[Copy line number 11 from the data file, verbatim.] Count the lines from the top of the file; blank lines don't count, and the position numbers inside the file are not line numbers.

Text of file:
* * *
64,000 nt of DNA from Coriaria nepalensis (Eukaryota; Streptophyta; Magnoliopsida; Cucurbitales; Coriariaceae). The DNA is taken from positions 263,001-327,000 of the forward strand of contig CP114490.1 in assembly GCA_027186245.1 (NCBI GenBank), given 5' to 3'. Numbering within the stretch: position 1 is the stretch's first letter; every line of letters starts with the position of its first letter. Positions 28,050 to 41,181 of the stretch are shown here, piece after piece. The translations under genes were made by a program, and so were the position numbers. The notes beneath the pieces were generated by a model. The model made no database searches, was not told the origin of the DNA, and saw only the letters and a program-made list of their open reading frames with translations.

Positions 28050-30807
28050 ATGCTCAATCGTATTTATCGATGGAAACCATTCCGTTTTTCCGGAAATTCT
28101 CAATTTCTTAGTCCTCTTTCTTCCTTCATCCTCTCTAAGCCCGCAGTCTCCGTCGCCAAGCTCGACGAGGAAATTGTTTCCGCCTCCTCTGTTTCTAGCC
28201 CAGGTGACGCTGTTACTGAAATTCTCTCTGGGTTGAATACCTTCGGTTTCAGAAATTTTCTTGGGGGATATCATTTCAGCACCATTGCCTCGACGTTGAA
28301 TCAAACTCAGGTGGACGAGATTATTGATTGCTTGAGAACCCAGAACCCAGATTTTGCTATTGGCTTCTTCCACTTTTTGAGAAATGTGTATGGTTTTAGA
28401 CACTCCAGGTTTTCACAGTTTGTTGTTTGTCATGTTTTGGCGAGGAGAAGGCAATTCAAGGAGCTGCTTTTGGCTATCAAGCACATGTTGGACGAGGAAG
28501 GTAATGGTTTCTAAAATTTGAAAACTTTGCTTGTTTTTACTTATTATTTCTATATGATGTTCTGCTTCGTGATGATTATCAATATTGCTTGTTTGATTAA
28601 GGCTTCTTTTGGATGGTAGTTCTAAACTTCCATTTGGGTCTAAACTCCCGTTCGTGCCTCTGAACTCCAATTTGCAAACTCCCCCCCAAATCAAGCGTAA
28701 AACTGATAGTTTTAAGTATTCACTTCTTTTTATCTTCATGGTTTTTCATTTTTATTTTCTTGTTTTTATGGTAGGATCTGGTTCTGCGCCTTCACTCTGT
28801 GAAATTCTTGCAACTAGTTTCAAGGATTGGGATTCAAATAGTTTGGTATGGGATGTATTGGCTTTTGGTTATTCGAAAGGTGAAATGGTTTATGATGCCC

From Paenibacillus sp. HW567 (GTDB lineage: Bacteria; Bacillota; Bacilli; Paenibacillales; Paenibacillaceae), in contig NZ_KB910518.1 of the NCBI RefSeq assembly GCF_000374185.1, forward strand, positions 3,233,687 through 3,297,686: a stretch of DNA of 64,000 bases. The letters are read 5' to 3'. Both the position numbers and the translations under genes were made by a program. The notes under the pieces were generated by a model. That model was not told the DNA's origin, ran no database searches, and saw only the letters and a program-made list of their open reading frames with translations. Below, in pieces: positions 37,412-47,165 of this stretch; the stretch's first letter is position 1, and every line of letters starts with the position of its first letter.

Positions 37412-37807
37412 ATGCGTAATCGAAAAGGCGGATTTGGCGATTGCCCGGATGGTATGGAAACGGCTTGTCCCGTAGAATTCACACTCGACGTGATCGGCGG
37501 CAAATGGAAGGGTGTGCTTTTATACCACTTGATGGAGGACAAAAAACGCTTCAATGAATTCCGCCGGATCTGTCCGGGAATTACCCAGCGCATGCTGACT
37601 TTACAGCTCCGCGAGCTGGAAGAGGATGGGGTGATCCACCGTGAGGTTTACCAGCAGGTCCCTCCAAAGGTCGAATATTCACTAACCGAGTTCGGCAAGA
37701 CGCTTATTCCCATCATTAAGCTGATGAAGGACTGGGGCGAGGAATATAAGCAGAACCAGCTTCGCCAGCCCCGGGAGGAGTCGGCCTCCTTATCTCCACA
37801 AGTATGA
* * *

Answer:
28801 GAAATTCTTGCAACTAGTTTCAAGGATTGGGATTCAAATAGTTTGGTATGGGATGTATTGGCTTTTGGTTATTCGAAAGGTGAAATGGTTTATGATGCCC